1). Did not keep enough of a cash buffer.  This is common in America today. I know people making $100k a year, who live paycheck to paycheck.

2). The Airb&b people have too much debt, not enough of an equity cushion.

The end result is the same, both are going out of business....but WeWork wouldn't have made it, even if Covid-19 hadn't come along. 

SharperDingaan

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Re: Let Rentiers Fail
« Reply #28 on: April 29, 2020, 06:42:57 AM »
The Airbnb problem these people are having seems like a miniature version of one of the key flaws of WeWork. The Airbnb'ers took on long term debt to fund an asset that had short term cash flows.

Mike

But what exacttly is the problem. Airbnb apartments are just standard apartments. For a long time they made what? 2x - 3x their mortgage? Now they can rent long term and cover the mortgage. It seems very pandemic related. If there is so much property in excess of demand then rental prices should go down. Last time I looked I see big rent inflation everywhere.

Just to throw some things out ....

In the US, Airbnb ownership  is a very smart thing to do.
Put bluntly, it is an asymmetric bet against the US banking system, with very little downside

US HELOCS/mortgages are for the most part non-recourse.
Both the ALM mismatch risk, and cash flow mismatch risk, are borne by the bank - not the unit owner.
And the more units the owner has - the more effective the risk transfer is.

A SMART unit owner, may initially finance with 20% down.
When times are good, apps do the marketing, cash flow is at 2-3x plus, and SMART owners repay themselves as fast as possible.
The dumb, and the greedy, just plough the surplus cash flow into more units - with a little 'empire building' help from social media.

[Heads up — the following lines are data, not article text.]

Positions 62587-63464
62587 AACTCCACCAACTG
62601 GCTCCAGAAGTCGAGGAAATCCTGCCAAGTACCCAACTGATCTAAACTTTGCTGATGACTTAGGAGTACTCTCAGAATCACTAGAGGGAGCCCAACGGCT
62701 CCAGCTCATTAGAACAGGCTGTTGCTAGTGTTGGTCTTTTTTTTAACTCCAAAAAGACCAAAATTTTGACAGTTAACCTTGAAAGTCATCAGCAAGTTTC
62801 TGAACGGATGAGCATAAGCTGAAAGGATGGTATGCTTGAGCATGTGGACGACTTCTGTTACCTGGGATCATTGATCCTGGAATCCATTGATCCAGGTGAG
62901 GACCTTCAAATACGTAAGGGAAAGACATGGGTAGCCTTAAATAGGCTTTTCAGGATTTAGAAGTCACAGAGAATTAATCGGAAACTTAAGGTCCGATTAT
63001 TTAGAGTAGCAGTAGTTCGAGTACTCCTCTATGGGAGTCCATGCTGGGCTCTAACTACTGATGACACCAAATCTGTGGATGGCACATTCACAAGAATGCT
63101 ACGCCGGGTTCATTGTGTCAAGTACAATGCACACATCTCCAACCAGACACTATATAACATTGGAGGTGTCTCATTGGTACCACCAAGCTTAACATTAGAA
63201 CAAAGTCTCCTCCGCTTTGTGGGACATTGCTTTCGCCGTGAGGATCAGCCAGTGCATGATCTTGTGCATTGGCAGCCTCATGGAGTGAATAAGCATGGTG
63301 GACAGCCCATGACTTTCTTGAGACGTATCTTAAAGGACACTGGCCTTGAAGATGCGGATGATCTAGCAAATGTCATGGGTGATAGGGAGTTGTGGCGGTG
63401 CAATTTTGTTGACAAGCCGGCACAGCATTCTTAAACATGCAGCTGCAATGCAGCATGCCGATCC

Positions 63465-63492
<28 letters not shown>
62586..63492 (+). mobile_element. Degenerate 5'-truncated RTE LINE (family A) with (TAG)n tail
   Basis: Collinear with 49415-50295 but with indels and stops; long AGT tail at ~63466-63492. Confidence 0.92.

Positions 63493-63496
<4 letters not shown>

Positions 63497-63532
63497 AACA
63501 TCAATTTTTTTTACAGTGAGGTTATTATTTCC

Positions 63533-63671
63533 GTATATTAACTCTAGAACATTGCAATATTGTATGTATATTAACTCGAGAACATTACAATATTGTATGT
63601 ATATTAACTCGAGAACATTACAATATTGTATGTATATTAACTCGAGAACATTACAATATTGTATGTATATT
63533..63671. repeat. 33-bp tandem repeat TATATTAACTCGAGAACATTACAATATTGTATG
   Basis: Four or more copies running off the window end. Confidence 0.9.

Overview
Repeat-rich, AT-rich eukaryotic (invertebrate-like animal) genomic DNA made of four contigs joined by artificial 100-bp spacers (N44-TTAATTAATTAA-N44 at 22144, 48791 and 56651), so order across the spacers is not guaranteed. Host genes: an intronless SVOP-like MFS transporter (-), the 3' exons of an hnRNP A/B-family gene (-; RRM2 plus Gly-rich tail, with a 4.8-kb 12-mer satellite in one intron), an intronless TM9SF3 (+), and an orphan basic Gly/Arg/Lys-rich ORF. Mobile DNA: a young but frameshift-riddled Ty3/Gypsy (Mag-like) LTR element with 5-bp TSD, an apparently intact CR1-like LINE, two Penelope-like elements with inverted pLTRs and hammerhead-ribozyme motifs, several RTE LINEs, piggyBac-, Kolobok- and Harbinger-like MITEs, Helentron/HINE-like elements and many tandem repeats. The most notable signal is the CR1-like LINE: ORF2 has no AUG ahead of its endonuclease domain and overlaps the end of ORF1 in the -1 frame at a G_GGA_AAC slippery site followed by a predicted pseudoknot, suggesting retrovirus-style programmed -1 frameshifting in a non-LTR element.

In the short-term. More demand for the same supply, raises price, raises equity, raises more demand.
In the medium-term. High unit values fuel new-build construction, and the good times roll.

Great thing with 80% is that as cash flow shortfalls have to be financed and unit values collapse, 80% quickly becomes 90-95%.
THE SMART SIMPLY WALK AWAY. They've already got their money back, and this is now the banks problem - not theirs.
Non recourse lending is great!

At the extreme, we get a condo market collapse, and the new builds become public housing.
Owned by the smart money, and guaranteed by the public purse.
Circle of life.

Takeaway?
Risk is your friend. But only play with house money, a keep taking as many $ off the table as soon as you can.
Otherwise known as asset striping.

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meiroy

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Re: Let Renters Fail
« Reply #29 on: April 29, 2020, 06:46:18 AM »

FICO scores.